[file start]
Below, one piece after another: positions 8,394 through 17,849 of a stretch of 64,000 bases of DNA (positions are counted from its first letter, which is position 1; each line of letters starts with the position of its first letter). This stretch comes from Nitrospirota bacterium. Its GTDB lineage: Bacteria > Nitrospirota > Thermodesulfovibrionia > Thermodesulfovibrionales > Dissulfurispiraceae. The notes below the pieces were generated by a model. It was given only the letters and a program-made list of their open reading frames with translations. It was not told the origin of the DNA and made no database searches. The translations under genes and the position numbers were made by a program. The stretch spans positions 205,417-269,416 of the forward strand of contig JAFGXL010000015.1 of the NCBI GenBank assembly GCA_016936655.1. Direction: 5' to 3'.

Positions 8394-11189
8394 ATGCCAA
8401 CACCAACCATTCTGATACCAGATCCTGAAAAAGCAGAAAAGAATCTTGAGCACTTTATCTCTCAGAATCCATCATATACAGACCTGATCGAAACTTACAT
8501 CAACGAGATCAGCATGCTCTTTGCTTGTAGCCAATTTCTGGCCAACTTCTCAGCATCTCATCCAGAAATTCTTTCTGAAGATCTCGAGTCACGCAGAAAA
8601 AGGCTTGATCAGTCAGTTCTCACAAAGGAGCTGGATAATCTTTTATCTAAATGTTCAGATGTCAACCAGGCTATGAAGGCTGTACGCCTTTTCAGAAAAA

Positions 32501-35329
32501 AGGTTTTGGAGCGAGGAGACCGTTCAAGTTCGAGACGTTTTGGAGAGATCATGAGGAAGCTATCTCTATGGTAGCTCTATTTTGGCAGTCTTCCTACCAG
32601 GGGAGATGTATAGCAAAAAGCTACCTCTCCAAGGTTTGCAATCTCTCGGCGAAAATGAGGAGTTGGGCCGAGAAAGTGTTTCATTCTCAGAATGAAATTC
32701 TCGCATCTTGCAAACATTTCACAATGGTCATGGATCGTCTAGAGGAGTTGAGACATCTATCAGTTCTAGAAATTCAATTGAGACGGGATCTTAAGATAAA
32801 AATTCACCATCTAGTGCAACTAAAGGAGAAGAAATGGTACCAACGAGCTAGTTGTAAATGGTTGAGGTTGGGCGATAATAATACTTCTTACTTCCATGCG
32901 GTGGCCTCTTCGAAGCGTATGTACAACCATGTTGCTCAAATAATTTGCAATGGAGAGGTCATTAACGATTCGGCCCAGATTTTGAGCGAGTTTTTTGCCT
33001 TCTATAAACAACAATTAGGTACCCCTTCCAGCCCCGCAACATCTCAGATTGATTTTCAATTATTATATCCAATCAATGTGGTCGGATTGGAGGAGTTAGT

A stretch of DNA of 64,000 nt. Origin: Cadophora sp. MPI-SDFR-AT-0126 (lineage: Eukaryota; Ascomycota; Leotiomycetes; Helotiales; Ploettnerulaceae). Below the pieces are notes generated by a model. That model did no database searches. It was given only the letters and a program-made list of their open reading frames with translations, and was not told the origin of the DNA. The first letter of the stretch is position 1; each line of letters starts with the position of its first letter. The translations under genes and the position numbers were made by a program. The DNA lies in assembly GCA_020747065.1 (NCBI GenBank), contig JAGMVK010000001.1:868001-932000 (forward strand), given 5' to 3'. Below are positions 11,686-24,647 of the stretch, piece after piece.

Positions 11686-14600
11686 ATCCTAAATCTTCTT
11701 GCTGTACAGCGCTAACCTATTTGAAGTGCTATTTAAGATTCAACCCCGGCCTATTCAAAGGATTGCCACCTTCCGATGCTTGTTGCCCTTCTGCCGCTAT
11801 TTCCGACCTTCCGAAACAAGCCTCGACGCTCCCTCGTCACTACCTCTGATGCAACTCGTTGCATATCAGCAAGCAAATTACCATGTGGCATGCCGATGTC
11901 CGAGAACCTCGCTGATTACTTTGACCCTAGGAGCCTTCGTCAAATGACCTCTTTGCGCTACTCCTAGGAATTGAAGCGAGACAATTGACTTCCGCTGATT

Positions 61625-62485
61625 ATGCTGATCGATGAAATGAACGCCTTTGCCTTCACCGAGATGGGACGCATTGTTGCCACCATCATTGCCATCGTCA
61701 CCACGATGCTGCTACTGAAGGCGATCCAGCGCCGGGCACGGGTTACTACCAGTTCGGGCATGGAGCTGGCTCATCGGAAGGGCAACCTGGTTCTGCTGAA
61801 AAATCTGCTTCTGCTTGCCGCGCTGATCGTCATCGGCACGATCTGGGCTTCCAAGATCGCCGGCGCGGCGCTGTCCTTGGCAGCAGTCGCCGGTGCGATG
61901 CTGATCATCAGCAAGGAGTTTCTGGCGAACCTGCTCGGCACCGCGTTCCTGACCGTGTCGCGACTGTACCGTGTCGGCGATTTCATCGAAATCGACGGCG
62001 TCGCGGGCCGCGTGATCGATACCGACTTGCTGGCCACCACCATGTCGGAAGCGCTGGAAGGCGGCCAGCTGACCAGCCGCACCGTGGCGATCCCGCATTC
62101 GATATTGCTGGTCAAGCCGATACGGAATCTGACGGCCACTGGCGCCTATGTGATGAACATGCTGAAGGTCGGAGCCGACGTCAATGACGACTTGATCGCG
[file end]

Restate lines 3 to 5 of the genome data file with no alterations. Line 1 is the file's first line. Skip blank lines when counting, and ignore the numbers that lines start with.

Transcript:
8394 ATGCCAA
8401 CACCAACCATTCTGATACCAGATCCTGAAAAAGCAGAAAAGAATCTTGAGCACTTTATCTCTCAGAATCCATCATATACAGACCTGATCGAAACTTACAT
8501 CAACGAGATCAGCATGCTCTTTGCTTGTAGCCAATTTCTGGCCAACTTCTCAGCATCTCATCCAGAAATTCTTTCTGAAGATCTCGAGTCACGCAGAAAA